Purpose Individuals with advanced cancer experience substantial distress in response to disease burden and impending mortality. Managing Cancer And Living Meaningfully (CALM) is a novel, brief, manualized psychotherapeutic intervention intended to treat and prevent depression and end-of-life distress in patients with advanced cancer. We conducted a randomized controlled trial to compare CALM with usual care (UC) in this population. Methods Patients with advanced cancer were recruited from outpatient oncology clinics at a comprehensive cancer center into an unblinded randomized controlled trial. Permuted block randomization stratified by Patient Health Questionnaire-9 depression score allocated participants to CALM plus UC or to UC alone. Assessments of depressive symptoms (primary outcome), death-related distress, and other secondary outcomes were conducted at baseline, 3 months (primary end point), and 6 months (trial end point). Analyses were by intention to treat. Analysis of covariance was used to test for outcome differences between groups at follow-up, controlling for baseline. Mixed-model results are reported. Results Participants (n = 305) were recruited between February 3, 2012, and March 4, 2016, and randomly assigned to CALM (n = 151) or UC (n = 154). CALM participants reported less-severe depressive symptoms than UC participants at 3 months (Δ = 1.09; P = .04; Cohen's d = 0.23; 95% CI, 0.04 to 2.13) and at 6 months (Δ = 1.29; P = .02; d = 0.29; 95% CI, 0.24 to 2.35). Significant findings for greater end-of-life preparation at 6 months also favored CALM versus UC. No adverse effects were identified. Conclusion Findings suggest that CALM is an effective intervention that provides a systematic approach to alleviating depressive symptoms in patients with advanced cancer and addresses the predictable challenges these patients face.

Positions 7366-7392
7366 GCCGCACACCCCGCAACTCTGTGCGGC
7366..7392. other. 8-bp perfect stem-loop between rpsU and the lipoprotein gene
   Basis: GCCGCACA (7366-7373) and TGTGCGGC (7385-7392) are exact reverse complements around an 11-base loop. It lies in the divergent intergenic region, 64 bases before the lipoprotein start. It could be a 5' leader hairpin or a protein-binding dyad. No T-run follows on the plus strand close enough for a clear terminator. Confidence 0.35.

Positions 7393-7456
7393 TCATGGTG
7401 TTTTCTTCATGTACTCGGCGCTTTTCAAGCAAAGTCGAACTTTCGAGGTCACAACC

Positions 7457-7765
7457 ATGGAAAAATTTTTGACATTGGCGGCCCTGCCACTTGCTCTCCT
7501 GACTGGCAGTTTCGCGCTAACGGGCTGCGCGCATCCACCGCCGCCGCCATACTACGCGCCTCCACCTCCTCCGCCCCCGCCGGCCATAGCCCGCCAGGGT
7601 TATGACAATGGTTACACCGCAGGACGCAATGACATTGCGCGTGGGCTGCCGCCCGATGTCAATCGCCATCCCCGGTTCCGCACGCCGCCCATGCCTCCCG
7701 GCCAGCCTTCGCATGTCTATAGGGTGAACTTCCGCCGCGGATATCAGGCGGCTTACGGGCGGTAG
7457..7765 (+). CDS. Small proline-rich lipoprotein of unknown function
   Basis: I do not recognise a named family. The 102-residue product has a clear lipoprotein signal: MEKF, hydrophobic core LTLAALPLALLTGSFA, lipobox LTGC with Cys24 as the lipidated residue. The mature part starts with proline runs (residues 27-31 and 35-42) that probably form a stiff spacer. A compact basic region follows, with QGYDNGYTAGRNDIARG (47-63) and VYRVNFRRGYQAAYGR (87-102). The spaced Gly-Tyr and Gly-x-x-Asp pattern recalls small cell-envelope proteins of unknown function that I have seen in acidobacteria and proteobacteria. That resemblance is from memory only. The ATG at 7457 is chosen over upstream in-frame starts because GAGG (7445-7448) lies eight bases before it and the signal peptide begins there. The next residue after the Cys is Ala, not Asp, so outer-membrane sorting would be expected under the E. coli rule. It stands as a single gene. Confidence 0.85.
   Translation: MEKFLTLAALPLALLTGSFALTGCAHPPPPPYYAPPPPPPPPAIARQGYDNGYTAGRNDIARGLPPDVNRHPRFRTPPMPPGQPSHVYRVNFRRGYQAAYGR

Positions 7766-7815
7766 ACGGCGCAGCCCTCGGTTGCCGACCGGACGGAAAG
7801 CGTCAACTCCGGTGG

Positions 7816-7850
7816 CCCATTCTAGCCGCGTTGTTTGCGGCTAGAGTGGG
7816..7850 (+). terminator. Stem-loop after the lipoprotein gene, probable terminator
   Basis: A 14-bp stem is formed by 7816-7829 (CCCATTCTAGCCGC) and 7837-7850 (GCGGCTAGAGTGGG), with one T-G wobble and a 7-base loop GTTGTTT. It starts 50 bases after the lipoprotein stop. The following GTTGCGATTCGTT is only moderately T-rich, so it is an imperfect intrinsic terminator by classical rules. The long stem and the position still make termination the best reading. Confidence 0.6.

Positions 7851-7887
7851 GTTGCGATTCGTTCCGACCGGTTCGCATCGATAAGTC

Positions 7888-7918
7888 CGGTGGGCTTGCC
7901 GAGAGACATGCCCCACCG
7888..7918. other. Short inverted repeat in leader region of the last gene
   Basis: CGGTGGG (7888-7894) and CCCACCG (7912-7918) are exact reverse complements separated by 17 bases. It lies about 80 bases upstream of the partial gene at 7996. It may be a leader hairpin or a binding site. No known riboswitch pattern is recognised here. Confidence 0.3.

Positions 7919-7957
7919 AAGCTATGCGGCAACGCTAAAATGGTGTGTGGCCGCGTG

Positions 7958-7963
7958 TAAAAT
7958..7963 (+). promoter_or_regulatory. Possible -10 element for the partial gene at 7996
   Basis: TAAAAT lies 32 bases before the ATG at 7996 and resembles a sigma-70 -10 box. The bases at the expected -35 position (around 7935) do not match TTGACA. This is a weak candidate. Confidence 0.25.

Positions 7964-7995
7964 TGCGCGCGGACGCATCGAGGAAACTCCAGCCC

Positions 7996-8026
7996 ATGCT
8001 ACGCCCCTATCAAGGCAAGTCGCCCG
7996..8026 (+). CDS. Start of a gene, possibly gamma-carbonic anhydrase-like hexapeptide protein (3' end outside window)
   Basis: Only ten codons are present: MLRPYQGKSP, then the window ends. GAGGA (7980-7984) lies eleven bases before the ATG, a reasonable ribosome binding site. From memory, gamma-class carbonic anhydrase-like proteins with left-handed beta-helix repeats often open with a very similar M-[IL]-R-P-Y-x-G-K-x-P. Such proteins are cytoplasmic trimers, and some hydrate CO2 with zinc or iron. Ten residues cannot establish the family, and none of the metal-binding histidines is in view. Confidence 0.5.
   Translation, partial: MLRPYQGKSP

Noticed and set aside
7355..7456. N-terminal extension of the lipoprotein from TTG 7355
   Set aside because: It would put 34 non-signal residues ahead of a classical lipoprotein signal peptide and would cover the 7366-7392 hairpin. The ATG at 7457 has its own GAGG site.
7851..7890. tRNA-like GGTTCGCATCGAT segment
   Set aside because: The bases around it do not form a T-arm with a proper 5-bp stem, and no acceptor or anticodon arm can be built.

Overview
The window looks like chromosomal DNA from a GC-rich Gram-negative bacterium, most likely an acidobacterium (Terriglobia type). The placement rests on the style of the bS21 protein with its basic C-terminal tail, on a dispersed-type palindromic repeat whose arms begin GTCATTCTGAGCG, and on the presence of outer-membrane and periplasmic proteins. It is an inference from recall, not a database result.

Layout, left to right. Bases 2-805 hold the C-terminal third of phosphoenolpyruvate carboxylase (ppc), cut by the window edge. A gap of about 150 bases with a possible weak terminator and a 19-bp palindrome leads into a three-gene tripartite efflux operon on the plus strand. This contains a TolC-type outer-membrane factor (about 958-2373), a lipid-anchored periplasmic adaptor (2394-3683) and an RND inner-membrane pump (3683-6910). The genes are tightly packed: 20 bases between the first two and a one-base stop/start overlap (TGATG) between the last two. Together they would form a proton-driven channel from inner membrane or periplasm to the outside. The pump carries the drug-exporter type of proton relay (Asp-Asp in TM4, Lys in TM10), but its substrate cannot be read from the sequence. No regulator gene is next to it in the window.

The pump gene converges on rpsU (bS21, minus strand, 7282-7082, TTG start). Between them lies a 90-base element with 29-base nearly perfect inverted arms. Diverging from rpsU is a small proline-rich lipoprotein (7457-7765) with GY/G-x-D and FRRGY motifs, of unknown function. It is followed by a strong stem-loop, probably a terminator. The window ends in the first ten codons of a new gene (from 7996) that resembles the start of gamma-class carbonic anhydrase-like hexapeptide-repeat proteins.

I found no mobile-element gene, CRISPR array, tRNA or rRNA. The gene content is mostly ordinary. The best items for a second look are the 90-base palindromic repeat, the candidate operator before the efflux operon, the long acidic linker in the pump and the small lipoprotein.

Trial registration: ClinicalTrials.gov NCT01506492.